American judge finds Cloudflare innocent of customers’ copyright infringement

A US federal judge ruled that Cloudflare is not responsible for any copyright infringement in relation to content posted on websites that are supported by its network.



In 2018, the company was sued by fashion brands Mon Cheri Bridals and Maggie Sottero Designs. Every time they pressed for the closure of online stores that sold counterfeit products of their brands, these sites quickly appeared on the Web under new names. As a result, the brands decided to sue Cloudflare for copyright infringement because the company provided technical services to these sites.

“These Internet sites, including those operated by Cloudflare, which are the subject of this lawsuit, have produced, imported, distributed, offered for sale counterfeit goods, including wedding dresses, special occasion dresses, prom dresses and other formal wear with using copyrighted images of plaintiffs’ wardrobe items, they continue to do so to this day … Cloudflare serves and thereby allows these counterfeit websites to defraud consumers and infringe on the copyrights of plaintiffs and other members of the formal wear industry. “, – said in a statement. The main plaintiff was Mon Cheri Bridals, which requested a jury trial.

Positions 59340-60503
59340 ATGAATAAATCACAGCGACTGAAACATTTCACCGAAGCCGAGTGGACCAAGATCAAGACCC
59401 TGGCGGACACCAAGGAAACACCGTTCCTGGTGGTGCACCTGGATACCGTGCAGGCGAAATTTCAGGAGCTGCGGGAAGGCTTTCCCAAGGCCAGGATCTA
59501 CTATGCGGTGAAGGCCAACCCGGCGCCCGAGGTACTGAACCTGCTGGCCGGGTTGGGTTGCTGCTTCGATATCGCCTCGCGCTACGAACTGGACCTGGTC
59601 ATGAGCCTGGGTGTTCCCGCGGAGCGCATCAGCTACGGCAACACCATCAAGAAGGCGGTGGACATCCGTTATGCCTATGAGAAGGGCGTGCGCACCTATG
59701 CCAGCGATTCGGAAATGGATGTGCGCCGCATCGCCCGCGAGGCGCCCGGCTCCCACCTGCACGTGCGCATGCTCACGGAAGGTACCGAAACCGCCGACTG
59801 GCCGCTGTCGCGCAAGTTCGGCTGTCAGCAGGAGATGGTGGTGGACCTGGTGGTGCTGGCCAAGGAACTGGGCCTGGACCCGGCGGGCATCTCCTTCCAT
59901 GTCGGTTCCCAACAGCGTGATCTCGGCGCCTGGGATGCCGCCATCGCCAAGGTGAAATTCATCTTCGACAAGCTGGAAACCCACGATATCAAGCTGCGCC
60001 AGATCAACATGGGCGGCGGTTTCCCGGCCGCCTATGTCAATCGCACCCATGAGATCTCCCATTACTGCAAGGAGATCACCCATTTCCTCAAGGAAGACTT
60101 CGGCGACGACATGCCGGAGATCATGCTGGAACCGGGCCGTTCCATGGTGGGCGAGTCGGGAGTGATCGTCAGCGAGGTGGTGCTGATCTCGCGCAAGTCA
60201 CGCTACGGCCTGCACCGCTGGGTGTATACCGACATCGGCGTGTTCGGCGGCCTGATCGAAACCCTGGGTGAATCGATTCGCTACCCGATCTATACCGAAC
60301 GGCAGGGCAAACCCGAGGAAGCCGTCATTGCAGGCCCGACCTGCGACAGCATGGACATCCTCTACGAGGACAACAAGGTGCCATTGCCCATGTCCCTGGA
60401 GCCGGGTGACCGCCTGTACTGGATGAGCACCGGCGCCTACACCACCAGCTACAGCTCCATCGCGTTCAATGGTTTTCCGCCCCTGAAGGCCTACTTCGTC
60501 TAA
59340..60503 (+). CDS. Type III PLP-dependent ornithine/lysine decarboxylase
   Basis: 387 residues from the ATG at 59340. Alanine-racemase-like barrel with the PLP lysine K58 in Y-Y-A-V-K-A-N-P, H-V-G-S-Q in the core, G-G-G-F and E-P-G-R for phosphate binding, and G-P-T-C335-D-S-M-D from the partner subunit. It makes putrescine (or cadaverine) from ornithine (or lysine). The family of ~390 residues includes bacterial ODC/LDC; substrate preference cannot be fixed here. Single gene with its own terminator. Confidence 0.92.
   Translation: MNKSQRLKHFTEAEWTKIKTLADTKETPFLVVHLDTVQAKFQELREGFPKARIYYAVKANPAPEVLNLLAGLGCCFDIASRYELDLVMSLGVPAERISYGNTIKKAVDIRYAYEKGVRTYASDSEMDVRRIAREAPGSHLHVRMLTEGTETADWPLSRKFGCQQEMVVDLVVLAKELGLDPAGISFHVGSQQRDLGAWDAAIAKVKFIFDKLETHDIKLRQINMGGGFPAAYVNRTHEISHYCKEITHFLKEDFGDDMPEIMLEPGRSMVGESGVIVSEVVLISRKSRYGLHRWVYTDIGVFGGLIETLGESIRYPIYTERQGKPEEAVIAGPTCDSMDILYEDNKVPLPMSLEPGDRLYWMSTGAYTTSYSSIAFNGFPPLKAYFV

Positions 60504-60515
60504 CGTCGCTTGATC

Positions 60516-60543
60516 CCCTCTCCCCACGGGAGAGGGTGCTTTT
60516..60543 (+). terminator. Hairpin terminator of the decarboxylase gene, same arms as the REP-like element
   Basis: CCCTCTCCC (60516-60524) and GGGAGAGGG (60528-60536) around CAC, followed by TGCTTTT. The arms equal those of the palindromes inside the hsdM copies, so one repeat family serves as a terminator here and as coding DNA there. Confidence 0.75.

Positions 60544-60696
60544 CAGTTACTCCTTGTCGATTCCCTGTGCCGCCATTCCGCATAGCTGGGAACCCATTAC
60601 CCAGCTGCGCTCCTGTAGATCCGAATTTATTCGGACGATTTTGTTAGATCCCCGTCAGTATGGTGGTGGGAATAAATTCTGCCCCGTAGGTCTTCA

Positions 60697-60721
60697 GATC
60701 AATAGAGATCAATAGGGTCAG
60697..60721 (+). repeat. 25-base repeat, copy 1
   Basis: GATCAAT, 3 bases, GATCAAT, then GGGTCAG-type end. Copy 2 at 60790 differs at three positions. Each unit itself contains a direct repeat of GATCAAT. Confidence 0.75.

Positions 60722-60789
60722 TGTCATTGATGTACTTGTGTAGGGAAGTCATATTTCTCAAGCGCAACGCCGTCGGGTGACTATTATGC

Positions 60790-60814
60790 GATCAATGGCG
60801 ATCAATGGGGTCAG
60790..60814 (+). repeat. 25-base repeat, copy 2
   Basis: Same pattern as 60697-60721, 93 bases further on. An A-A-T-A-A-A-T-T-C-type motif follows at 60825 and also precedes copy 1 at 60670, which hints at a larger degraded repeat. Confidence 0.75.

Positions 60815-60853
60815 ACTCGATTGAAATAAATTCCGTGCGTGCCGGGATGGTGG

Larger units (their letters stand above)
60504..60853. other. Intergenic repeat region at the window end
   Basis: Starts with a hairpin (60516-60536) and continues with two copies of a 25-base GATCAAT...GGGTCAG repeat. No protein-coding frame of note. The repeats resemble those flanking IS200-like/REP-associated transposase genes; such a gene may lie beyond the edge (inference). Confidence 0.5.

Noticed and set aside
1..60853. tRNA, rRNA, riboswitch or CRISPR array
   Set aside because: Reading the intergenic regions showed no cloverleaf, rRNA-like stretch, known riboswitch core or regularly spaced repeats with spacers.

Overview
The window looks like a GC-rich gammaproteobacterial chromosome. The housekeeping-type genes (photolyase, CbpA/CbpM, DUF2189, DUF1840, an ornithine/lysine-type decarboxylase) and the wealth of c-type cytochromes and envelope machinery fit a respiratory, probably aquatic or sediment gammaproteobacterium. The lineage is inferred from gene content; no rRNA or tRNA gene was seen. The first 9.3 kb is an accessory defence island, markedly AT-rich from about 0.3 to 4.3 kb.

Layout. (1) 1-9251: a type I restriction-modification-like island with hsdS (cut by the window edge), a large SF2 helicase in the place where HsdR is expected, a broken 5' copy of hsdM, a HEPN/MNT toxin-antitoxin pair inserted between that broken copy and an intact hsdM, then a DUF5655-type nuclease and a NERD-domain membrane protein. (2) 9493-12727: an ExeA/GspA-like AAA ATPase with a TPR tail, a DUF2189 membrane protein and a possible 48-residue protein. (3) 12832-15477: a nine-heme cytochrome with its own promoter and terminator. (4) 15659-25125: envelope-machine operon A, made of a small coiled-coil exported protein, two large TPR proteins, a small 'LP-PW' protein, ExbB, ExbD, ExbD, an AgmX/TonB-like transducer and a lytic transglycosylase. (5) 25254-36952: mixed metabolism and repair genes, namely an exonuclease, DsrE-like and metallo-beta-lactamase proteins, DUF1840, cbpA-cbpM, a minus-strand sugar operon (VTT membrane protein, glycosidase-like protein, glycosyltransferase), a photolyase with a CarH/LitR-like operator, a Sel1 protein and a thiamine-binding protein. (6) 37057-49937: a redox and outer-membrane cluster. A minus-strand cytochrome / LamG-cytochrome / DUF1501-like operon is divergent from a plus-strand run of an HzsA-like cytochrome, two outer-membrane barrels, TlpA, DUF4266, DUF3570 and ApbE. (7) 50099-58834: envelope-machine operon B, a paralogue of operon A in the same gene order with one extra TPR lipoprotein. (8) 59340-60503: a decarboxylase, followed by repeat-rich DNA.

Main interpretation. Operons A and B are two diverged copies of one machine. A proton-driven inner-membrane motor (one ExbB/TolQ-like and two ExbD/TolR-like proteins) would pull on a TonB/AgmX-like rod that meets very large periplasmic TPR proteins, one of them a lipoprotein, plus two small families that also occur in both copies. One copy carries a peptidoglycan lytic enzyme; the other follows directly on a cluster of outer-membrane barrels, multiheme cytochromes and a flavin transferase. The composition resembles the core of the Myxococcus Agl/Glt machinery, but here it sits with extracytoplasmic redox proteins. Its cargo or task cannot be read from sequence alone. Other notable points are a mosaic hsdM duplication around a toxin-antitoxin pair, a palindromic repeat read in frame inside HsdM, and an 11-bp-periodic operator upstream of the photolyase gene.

Judge Vince Chhabria, sitting in federal court in Northern California, disagreed with the plaintiff’s arguments and dismissed the claims. “Plaintiffs did not provide evidence on which the jury could conclude that Cloudflare’s productivity services significantly contribute to copyright infringement. The plaintiffs’ only evidence of the impact of these services is advertising materials from the Cloudflare website highlighting the benefits of these services. “, – the judge ruled.

This isn’t the first time Cloudflare has faced copyright infringement lawsuits. Patrick Nemeroff, Risk, Litigation and Employment Officer, explained: “Over the years, copyright holders have sometimes tried to prosecute Cloudflare for copyright infringement on websites that use our services. We have always considered it pointless … We do not host the content of websites that turn out to be problematic, we do not aggregate or promote content, we do not help end users find it, our services are not even needed to make the content available on the Internet. Infrastructure providers like Cloudflare cannot address issues such as online copyright infringement … We agree with the District Court’s argument and hope this will help prevent similar claims in the future. “


About the author

Robbie Elmers

Robbie Elmers is a staff writer for Tech News Space, covering software, applications and services.

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